Phil: Change must to should?

Notion of a library. Metadata on a library. Specify dependencies (maximum/minimum version numbers)..

Greg: JMaki just specifies a minimum.

Wayne: How do you properly specify a maximum? Why not specify a minimum version and have toolkit specify previous version it is compatible with.

Kevin drops off (unexpectedly), Jon summarizes what he thinks Kevin was going to say: Need a mechanism to identify deprecated features.

OSGi is too heavy. Need some subset.

Jon: Phil, can you capture mechanism for the IDE to be able to identify deprecations?

Phil: Change it 'should'?

No disagreement.

Kevin comes back.

Line starting "Metadata must be easily updated by library developers." When IDEs are being used to create/update components, metadata must be kept up to date with changes to library.

Jon: What is the use case behind this requirement. Is the IDE being used to create an Ajax Library.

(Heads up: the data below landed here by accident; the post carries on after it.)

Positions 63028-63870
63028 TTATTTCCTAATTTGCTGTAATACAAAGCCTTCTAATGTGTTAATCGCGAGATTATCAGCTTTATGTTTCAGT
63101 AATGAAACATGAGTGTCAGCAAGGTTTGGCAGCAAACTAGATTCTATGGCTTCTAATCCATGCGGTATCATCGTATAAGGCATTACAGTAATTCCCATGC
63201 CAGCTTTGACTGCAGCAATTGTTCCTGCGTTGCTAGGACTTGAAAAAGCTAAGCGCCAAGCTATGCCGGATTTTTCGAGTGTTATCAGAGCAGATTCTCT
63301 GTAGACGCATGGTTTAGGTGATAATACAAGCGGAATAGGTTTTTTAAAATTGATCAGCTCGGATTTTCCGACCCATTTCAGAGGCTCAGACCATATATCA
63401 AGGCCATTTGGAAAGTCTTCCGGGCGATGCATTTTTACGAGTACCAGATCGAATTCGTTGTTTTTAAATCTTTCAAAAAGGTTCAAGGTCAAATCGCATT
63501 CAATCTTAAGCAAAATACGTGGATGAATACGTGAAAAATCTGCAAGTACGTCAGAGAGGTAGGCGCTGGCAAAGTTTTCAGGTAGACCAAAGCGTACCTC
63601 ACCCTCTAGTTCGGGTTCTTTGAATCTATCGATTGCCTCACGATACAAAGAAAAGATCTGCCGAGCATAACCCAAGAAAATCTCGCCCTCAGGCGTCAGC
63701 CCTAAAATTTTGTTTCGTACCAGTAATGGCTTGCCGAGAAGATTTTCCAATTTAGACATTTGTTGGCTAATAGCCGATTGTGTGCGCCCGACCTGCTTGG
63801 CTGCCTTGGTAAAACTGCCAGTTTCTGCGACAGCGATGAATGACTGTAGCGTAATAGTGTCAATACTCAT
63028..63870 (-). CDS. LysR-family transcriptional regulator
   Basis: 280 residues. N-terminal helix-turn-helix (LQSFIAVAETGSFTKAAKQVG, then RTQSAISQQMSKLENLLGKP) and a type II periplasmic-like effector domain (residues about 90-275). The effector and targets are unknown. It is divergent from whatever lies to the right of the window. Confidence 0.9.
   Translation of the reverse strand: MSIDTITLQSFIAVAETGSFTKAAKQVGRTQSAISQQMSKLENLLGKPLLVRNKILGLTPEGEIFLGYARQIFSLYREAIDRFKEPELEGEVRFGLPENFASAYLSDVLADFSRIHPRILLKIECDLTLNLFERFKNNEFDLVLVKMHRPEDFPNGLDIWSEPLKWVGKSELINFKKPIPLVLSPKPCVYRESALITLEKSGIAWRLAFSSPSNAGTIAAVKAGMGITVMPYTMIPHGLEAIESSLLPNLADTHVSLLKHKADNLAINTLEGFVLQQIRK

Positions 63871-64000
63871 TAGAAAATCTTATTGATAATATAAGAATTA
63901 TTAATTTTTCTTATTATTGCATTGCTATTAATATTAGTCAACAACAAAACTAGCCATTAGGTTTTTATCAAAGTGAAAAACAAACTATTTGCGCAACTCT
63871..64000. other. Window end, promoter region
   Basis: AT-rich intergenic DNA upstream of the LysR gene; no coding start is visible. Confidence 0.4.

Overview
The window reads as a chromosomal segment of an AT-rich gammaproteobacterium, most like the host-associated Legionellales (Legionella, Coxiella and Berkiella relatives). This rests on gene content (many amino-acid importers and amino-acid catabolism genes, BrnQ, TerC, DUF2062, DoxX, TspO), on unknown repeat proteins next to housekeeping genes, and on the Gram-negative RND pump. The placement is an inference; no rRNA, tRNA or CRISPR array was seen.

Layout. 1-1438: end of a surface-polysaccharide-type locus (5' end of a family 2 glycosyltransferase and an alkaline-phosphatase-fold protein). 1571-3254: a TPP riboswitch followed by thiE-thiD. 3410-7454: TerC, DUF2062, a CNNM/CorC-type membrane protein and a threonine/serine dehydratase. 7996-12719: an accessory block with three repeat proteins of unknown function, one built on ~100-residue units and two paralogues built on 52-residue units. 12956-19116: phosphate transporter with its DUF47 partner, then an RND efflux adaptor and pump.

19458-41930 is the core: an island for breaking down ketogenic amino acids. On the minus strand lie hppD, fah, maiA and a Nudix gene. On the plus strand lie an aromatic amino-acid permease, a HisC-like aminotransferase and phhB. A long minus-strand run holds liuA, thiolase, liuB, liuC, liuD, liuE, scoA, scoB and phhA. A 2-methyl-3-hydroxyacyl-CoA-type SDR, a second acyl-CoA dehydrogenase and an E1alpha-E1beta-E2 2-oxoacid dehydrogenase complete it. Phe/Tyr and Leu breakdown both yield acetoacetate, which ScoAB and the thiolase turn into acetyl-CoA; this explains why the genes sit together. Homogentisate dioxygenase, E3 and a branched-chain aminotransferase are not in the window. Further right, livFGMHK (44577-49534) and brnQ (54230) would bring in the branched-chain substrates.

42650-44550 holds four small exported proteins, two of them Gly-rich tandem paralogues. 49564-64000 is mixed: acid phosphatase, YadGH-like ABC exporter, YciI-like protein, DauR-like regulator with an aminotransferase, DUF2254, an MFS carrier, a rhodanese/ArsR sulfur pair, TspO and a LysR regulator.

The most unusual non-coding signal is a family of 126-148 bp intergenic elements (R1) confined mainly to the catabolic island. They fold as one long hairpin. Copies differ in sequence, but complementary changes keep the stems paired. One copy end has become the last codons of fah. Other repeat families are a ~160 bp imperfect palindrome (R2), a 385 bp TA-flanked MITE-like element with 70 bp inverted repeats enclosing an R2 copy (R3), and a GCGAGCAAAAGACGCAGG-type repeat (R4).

Phil: The first case.

Metadata includes links to documentation, samples, etc.

Jon: Probably too much to try and address library developers as well.

Need a metadata format that's easy to update. Must be easy for library developers to update the metadata to reflect changes. Keep it simple so it's easy to update. Easy to rerun scripts to generate docs, API definitions, etc.

Primary workflow is for developers *using* libraries. Pie in the sky for developers *building* libraries.

Even a JavaScript function should fall under this? Should the metadata be updated to reflect the additions.? Is the update immediate?

Kevin: Does anybody want to put together a strawman implementation to get the ball rolling?

Kevin: Creation call next week. Information is on the IDE charter page. 9am pt, 12pm et.

Next week, we'll do the regular call (8am pt) and the creation call at 9am pt.